Reviewed by: Paul Rogerson
Author: Arnold Simanowitz OBE
Publisher: Pen Press
Price: £11.99

As a champion of the vulnerable, Arnold Simanowitz has impeccable credentials. Born in South Africa just before the second world war, he is descended from Polish émigrés who fled to that country from the pogroms. His paternal grandparents made unlikely ostrich farmers; but the family’s emigration provided limited deliverance.

In 1943, a shop owned by Simanowitz’s father was burned down by anti-semitic Afrikaaners who wanted the Nazis to win the war to ‘get rid of the English’. A revulsion for apartheid and South Africa’s provincialism lay behind Arnold’s decision to leave for London in the early 1960s. South Africa’s loss has proved to be the UK’s gain.

This book is not a personal memoir, but Simanowitz’s engrossing life story – which might have made a novel in itself – greatly enhances this history of the pioneering charity Action Against Medical Accidents. Requalifying as a solicitor in the English jurisdiction, Simanowitz became a pioneer in the clinical negligence sector through an alliance with an up-and-coming playwright, Peter Ransley, which led to the AvMA’s foundation. He wrote to the latter after the BBC’s late, lamented Play for Today screened Ransley’s Minor Complications. The play told of how a woman seeking compensation for a botched operation was thwarted at every turn by a deeply cynical and complacent medical establishment.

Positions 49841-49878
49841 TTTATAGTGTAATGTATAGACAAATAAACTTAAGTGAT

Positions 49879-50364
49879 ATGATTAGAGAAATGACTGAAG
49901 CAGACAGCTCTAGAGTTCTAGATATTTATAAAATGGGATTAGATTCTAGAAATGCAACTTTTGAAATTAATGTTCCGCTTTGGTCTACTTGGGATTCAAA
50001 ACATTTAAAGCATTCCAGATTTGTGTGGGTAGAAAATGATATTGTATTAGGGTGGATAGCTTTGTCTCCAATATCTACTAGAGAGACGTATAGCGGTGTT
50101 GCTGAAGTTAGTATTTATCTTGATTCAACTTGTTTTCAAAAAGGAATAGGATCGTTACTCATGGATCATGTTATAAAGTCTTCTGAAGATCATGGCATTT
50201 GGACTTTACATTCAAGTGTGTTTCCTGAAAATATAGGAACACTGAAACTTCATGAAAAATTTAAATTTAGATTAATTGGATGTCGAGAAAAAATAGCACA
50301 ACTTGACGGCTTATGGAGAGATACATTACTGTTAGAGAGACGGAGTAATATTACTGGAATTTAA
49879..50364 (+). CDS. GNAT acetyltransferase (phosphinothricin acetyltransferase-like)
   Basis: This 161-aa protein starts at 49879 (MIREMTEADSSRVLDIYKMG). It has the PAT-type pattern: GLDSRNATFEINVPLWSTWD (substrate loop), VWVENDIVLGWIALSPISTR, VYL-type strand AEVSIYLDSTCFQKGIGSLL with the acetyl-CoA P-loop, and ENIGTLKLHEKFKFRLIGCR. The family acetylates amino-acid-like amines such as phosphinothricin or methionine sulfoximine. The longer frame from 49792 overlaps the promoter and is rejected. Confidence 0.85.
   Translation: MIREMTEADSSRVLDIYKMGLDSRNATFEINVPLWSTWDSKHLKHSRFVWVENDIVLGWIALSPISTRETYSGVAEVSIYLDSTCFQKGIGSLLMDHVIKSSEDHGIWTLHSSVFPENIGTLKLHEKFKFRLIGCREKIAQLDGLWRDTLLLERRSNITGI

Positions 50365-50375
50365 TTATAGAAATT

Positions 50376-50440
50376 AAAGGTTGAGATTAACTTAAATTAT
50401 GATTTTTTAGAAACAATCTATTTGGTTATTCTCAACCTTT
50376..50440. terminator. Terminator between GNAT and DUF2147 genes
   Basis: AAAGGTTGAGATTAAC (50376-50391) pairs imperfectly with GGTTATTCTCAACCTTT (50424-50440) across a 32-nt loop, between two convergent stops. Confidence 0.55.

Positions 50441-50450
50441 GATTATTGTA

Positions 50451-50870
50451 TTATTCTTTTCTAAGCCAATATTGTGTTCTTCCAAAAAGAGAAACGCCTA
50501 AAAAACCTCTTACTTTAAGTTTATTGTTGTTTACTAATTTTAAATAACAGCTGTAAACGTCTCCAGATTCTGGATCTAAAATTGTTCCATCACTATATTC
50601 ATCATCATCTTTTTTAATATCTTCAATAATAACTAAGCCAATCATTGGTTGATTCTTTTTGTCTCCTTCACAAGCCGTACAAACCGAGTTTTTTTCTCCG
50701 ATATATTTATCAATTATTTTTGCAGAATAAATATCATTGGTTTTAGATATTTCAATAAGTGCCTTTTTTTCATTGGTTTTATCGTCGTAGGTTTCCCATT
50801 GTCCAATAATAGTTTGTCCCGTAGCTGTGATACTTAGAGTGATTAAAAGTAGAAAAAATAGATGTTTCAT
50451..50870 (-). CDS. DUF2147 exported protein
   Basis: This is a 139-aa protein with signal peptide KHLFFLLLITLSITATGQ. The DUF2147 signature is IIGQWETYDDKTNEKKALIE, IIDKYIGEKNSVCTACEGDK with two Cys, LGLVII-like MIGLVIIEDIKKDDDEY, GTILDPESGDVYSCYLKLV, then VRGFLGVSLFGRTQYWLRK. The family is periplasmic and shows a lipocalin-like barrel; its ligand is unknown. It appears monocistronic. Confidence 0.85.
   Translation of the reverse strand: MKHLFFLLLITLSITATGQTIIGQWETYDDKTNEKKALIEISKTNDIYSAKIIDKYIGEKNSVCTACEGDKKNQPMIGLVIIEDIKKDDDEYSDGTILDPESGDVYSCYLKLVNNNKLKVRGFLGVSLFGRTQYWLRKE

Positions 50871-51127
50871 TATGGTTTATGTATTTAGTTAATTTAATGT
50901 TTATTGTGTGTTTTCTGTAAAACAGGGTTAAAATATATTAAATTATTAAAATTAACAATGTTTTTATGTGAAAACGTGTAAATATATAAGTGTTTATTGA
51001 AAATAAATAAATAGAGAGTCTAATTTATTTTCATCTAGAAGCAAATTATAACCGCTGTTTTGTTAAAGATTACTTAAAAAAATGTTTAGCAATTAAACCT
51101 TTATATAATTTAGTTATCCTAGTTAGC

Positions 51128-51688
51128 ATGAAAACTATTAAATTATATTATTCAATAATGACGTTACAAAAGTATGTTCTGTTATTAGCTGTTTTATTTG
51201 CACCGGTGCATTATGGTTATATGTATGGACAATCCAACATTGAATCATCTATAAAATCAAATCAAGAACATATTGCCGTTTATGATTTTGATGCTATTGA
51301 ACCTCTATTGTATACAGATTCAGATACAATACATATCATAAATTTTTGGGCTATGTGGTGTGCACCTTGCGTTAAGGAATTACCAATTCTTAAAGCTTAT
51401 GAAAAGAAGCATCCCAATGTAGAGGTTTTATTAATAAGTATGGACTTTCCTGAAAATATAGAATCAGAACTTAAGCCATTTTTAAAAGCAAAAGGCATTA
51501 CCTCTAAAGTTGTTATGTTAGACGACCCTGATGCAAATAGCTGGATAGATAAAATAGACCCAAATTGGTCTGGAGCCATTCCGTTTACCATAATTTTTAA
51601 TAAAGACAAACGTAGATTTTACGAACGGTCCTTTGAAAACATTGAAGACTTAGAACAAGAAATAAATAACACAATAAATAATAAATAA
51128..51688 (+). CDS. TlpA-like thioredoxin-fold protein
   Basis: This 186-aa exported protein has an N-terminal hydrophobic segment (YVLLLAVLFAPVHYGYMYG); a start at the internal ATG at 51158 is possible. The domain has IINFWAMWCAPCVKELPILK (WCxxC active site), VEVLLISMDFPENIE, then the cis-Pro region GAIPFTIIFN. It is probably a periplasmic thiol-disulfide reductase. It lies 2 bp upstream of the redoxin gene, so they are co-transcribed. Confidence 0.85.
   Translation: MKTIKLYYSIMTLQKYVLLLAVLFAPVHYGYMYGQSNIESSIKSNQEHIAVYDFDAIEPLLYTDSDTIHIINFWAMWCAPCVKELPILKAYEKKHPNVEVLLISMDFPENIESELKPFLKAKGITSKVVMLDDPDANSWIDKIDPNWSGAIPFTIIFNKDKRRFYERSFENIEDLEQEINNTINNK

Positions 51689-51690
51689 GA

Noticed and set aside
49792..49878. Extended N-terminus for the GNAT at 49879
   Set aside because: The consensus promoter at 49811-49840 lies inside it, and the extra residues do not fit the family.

‘Peter realised he had stumbled on a social problem of potentially enormous proportions,’ Simanowitz recalls. Indeed. In a foreword to the book, renowned paediatrician Harvey Marcovitch writes: ‘When I first encountered AvMA, solicitors were often groping in the dark, case notes were often not fully disclosed, allegations were imprecise, schedules non-existent, and many experts were part of a regiment of hired guns who appeared to care more for their fees than the accuracy of their advice.’

Marcovitch adds: ‘It is an enormous tribute to the progenitors of AvMA that so much has changed.’ An inspiring history.

Paul Rogerson is editor-in-chief of the Law Society Gazette